Roddy Hash pleaded with God. Either take Burton or take care of him. Nothing in between.
The family prepared to donate Burton’s organs. They wanted some good to come from their loss. But then, Burton started making improvements. He gave two thumbs up. He recognized family members.
He’s continued to improve every day since.
“Every day was some sort of miracle,” Roddy Hash said.
Burton flew back to his hometown in late December and has been a patient at PeaceHealth Southwest Washington Medical Center’s inpatient rehabilitation center.
“He’s come a long way, to say the least,” said Dr. Jaime Nicacio, the physician caring for Burton. “His prognosis, I would say, is good.”
“He’s the comeback kid,” Nicacio added.
Every day, Burton spends at least three hours in physical therapy. He walks a lot, maneuvering around rows of cones. Then, slowly climbing up and down a small staircase.
Burton has approached his rehabilitation as an athlete in training, something familiar to Burton.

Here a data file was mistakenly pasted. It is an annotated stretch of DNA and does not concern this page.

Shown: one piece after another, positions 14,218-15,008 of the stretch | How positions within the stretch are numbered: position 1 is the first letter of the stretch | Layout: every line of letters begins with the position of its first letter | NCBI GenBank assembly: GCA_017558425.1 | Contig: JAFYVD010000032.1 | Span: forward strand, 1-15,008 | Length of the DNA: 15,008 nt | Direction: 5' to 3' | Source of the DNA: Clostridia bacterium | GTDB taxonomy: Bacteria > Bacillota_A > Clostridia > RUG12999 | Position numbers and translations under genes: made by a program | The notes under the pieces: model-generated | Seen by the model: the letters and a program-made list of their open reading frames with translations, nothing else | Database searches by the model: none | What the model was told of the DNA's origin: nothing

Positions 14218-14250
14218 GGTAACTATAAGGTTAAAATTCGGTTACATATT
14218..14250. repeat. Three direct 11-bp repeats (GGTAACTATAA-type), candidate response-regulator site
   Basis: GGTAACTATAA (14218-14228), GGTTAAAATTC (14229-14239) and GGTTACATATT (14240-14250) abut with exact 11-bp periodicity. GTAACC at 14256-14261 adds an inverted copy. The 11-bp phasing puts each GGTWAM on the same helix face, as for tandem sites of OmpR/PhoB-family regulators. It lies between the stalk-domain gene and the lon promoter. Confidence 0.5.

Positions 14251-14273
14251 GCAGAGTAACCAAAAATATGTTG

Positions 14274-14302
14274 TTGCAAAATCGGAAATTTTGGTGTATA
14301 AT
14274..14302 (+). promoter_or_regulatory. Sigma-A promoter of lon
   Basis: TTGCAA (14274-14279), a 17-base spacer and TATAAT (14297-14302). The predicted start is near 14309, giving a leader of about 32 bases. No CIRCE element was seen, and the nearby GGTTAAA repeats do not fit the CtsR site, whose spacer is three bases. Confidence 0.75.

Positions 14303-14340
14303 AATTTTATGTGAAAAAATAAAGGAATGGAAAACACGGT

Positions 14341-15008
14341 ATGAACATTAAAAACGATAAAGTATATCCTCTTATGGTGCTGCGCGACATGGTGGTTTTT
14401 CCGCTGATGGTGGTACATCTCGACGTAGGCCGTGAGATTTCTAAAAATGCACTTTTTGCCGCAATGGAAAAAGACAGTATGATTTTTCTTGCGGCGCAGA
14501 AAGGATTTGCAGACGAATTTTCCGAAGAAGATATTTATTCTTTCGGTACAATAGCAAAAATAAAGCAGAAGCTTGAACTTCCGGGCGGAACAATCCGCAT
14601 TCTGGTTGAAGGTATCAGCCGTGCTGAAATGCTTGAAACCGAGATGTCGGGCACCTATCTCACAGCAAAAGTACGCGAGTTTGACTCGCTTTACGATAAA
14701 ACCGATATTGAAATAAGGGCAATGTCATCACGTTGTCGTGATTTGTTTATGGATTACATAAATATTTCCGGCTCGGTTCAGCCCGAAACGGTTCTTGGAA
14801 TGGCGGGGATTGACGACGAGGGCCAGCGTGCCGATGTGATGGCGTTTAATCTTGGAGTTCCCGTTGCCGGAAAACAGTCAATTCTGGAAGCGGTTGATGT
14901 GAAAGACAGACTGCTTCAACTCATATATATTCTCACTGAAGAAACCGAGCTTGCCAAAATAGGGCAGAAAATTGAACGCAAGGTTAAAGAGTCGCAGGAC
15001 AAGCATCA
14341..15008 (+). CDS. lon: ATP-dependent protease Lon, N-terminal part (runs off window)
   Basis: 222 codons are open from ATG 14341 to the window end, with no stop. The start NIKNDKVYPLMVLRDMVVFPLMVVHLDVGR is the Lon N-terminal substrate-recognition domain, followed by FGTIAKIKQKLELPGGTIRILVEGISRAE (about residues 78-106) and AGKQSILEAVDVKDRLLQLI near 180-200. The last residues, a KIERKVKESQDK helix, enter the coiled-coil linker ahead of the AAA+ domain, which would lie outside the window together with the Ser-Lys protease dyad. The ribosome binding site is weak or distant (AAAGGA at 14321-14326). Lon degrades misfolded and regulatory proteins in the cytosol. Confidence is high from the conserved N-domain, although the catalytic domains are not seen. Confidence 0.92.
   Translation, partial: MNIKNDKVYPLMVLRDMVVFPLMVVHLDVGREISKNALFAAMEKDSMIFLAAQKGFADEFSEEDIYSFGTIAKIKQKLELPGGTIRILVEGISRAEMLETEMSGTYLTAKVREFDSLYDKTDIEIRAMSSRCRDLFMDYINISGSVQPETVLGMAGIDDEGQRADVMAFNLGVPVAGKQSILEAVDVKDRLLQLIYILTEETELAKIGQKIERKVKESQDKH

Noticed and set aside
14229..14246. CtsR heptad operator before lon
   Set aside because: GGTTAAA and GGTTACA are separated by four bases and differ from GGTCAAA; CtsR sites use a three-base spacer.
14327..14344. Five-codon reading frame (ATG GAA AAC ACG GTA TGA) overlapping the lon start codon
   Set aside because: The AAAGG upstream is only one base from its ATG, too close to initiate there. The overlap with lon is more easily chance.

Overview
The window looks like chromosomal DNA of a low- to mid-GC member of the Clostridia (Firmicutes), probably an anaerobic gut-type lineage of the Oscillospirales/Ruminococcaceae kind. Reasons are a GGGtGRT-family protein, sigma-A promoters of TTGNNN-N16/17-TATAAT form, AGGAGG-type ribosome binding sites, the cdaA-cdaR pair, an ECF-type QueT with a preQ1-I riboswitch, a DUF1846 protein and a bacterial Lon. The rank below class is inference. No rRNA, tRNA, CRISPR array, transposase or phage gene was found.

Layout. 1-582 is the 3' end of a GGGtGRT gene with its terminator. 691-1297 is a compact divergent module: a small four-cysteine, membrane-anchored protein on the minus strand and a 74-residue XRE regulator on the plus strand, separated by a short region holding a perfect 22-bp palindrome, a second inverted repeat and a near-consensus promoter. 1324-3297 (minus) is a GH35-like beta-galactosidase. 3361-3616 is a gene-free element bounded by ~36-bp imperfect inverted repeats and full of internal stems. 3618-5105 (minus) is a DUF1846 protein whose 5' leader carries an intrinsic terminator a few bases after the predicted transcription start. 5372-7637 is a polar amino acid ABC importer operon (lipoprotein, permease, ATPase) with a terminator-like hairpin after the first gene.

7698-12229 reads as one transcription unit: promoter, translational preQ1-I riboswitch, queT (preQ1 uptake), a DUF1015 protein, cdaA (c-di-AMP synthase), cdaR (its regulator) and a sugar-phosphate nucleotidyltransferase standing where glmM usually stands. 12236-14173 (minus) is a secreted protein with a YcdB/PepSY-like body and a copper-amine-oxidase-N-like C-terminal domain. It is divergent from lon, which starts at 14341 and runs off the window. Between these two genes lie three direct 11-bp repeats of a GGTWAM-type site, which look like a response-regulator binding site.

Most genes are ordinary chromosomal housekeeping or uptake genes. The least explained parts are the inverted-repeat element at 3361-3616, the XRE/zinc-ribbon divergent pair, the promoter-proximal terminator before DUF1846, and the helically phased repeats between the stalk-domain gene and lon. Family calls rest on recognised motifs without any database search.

Burton played baseball as a kid. He played football at Mountain View High School and was a running back in the starting lineup for Shasta College’s football team at the time of his injury.
Now, his physical therapist, Tim Hughes, is his coach. He pushes Burton outside of his comfort zone. He doesn’t accept excuses. The athlete inside won’t allow Burton to give up, or even take an easy day.
“My strength came from all the sports I played and God,” Burton said.
In the coming days, Burton will check out of the hospital and begin the next phase in his recovery and his life at home.
Recovery from traumatic brain injuries can take 24 to 36 months, Nicacio said. Burton is facing rigorous physical, occupational and speech therapy for months to come, Nicacio said.
“To be sure, he has a long road ahead,” Nicacio said.
It’s a road Burton is prepared to travel.
“Whatever I’ve got to do to get better, I’m ready,” Burton said. “I’m never going to give up.”
Burton has goals for his future. He wants to go on daily runs again. He wants to work out at the gym. He wants to swim in his backyard pool.
Burton’s determination serves as daily inspiration for his doctors, therapists, friends and family. For the last three months, Burton’s story has also inspired thousands of people in the local community and beyond.
Kimberly Hash suspects her son will continue to inspire.
“I think God has a plan for him. I always have,” she said. “There’s just something about him that’s really special.”